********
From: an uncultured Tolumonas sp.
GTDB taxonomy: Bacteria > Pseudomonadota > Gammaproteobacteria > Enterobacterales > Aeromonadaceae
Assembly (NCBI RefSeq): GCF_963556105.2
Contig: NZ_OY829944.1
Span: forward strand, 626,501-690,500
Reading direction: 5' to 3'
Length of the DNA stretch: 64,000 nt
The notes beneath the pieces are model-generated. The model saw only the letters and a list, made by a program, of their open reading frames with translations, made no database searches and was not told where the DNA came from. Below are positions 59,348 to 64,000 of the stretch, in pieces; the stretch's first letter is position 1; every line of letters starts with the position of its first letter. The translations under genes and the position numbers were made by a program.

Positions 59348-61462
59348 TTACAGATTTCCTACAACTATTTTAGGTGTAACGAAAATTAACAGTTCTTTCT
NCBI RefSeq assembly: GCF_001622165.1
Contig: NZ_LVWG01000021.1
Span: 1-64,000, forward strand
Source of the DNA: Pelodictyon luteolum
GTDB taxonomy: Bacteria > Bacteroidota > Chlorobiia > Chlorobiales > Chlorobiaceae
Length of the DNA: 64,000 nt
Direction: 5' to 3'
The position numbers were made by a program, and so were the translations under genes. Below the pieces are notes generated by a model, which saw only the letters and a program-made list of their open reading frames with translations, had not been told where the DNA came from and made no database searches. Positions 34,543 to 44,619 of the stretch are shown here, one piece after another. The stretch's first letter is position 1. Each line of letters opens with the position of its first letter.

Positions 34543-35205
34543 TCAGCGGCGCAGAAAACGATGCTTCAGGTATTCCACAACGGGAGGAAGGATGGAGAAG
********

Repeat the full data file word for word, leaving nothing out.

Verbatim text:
From: an uncultured Tolumonas sp.
GTDB taxonomy: Bacteria > Pseudomonadota > Gammaproteobacteria > Enterobacterales > Aeromonadaceae
Assembly (NCBI RefSeq): GCF_963556105.2
Contig: NZ_OY829944.1
Span: forward strand, 626,501-690,500
Reading direction: 5' to 3'
Length of the DNA stretch: 64,000 nt
The notes beneath the pieces are model-generated. The model saw only the letters and a list, made by a program, of their open reading frames with translations, made no database searches and was not told where the DNA came from. Below are positions 59,348 to 64,000 of the stretch, in pieces; the stretch's first letter is position 1; every line of letters starts with the position of its first letter. The translations under genes and the position numbers were made by a program.

Positions 59348-61462
59348 TTACAGATTTCCTACAACTATTTTAGGTGTAACGAAAATTAACAGTTCTTTCT
NCBI RefSeq assembly: GCF_001622165.1
Contig: NZ_LVWG01000021.1
Span: 1-64,000, forward strand
Source of the DNA: Pelodictyon luteolum
GTDB taxonomy: Bacteria > Bacteroidota > Chlorobiia > Chlorobiales > Chlorobiaceae
Length of the DNA: 64,000 nt
Direction: 5' to 3'
The position numbers were made by a program, and so were the translations under genes. Below the pieces are notes generated by a model, which saw only the letters and a program-made list of their open reading frames with translations, had not been told where the DNA came from and made no database searches. Positions 34,543 to 44,619 of the stretch are shown here, one piece after another. The stretch's first letter is position 1. Each line of letters opens with the position of its first letter.

Positions 34543-35205
34543 TCAGCGGCGCAGAAAACGATGCTTCAGGTATTCCACAACGGGAGGAAGGATGGAGAAG